Who Is Left Banker? Ah yes, the name. When I first joined Seeking Alpha I had no intention of being anything but an occasional reader. I saw it as another research site. So, I just ported a name I've used on other sites. I spent some of the best times of my life living on the left bank of the Seine and am always thrilled to be back in La Belle Paris. Add that I also like it because I find several subtle word plays there; I'll leave it to you to decipher that comment.
Finally, I've chosen to remain anonymous, which I feel obligated to justify. First, I have no professional role in finance and nothing to sell, so there is no advantage to be gained by "making a name for myself' here. Second, I value my privacy and have kept my internet presence as low-key as my professional life allowed. I certainly want to avoid any possibility of some internet connection trying to track me down. Odds against that happening are, of course, outrageously long, but why take them on at all?
Disclosures: I have no ties to the financial or security industries in any form. My interests are strictly personal. The banker part of the nym has absolutely no relationship to the profession of the same name. Readers should be aware that I am an investing novice, some might say dilettante. I do not give advice; what I publish is much more in line with a research notebook. Anyone who finds anything of interest will necessarily want to do his or her complete research and due diligence. It would be foolish to rely on my conclusions without having done so.
I founded Seeking Alpha, and lead it for its first 10 years until I passed the CEO role to Eli Hoffmann. I started Seeking Alpha after working for five years as a technology research analyst for Morgan Stanley in New York. Seeking Alpha is now the dominant crowdsourced equity research platform.
I wrote the ETF Investment Guide (http://seekingalpha.com/article/15136-etf-investing-guide-one-page-summary-of-the-entire-guide), and I blog about startup best practices at http://davidjaxon.wordpress.com .
I have a B.A from Oxford University and an MSc from The London School of Economics, and am married with five children.
Charles (Chuck) C. Carnevale is the creator of F.A.S.T. Graphs™. Chuck is also co-founder of an investment management firm. He has been working in the securities industry since 1970: he has been a partner with a private NYSE member firm, the President of a NASD firm, Vice President and Regional Marketing Director for a major AMEX listed company, and an Associate Vice President and Investment Consulting Services Coordinator for a major NYSE member firm. Prior to forming his own investment firm, he was a partner in a 30-year-old established registered investment advisory in Tampa, Florida. Chuck holds a Bachelor of Science in Economics and Finance from the University of Tampa. Chuck is a sought-after public speaker who is very passionate about spreading the critical message of prudence in money management. Chuck is a Veteran of the Vietnam War and was awarded both the Bronze Star and the Vietnam Honor Medal.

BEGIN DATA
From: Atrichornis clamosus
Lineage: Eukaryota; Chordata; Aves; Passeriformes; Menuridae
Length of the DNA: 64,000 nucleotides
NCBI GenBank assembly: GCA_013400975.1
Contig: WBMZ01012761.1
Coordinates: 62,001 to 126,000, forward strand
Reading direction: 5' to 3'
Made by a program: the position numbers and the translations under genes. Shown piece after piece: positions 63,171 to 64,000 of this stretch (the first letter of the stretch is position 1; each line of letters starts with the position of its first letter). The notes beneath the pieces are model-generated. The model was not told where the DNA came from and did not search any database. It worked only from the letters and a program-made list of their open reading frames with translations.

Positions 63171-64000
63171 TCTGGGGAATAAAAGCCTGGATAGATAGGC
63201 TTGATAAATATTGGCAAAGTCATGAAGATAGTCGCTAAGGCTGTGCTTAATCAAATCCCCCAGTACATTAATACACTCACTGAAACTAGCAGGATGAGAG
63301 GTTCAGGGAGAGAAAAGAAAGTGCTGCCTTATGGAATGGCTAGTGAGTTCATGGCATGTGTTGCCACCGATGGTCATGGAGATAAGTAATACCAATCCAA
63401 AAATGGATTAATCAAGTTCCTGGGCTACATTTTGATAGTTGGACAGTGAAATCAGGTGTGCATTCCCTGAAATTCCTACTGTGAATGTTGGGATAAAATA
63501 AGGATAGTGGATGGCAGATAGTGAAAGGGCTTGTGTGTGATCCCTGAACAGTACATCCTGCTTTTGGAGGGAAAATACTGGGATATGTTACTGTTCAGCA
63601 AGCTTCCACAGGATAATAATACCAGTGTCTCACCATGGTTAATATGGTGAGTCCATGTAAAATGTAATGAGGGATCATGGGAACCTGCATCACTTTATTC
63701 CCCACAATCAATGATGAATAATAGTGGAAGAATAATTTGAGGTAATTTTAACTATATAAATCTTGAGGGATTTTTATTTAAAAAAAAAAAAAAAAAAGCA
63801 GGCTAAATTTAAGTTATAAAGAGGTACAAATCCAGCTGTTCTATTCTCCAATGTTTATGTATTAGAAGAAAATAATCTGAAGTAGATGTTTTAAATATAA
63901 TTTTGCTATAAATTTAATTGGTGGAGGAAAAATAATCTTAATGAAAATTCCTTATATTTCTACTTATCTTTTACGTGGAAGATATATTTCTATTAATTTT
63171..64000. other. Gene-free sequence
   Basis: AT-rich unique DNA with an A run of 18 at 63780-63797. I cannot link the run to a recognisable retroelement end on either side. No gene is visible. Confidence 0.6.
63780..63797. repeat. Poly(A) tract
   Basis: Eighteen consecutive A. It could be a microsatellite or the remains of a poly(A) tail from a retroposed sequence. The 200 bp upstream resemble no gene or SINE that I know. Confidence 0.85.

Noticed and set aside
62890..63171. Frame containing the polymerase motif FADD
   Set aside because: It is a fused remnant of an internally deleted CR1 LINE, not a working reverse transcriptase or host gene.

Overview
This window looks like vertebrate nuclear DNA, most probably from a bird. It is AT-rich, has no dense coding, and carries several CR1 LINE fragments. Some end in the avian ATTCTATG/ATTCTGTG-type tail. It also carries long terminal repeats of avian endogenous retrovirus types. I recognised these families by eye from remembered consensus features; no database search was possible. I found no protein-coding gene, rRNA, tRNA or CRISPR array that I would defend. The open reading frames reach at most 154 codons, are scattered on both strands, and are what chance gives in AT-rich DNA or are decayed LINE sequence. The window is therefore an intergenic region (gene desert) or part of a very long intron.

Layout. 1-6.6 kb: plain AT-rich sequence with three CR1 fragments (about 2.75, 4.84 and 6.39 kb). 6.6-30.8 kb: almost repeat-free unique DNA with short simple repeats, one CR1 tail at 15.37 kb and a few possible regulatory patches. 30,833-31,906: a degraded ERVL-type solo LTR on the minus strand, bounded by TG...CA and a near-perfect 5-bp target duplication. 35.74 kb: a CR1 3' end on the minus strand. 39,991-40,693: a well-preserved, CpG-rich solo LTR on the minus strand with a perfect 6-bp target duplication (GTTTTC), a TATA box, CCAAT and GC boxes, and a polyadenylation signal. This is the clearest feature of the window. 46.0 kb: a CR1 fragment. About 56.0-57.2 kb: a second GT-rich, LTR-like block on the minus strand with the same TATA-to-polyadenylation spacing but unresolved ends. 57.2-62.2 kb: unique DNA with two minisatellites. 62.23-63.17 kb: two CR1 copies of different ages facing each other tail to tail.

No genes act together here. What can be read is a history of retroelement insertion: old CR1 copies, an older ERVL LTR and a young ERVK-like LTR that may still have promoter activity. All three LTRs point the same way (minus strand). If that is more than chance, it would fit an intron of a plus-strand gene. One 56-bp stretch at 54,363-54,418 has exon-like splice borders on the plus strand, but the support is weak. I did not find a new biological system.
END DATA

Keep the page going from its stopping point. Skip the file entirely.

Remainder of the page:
Martin G. Seitz, I am a scientist and enjoy my investing and tennis activities. I have 20 years of experience in energy technology research (with the Carnegie Institution of Science and Argonne National Laboratory), and worked for 20 years in technology consulting (with Booz Allen Hamilton, the National Academy of Science and the U.S. Department of Energy). I served two elected terms (4 years) as Commissioner of Dewey Beach DE, and am now a Planning Commissioner for the municipality.
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I am not a stockbroker or financial adviser. I am a casual investor making casual observations for the purpose of discussion and open communication and analysis of companies and stocks. All articles are my opinion only and are not suggestions to buy or sell any equity, bond, option or other financial instrument. QTR may have long or short positions in any tickers mentioned at any time and reserves the right to open, close, or modify positions at all time without notice. My conclusions are the result of my personal due diligence and have been wrong in the past. There are tons of unqualified people out there offering up financial advice and its your responsibility to sort through the BS. You don't hit the button to fill my orders and I don't hit yours, so no whining or praising over stocks covered by me.
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Fredrik Arnold is my pen name. In 2012 I retired from doing quality service analysis for John Hancock Long Term Care Insurance in Boston then moved to North Carolina in 2013. My fascination with capital preservation, fixed fractional trading, and trading systems keeps me blogging for Seeking Alpha. Most of my articles focus on dividend yields and analyst mean 1 yr targets as stock trading indicators. These are essential tools for catching the most valuable dividend dogs.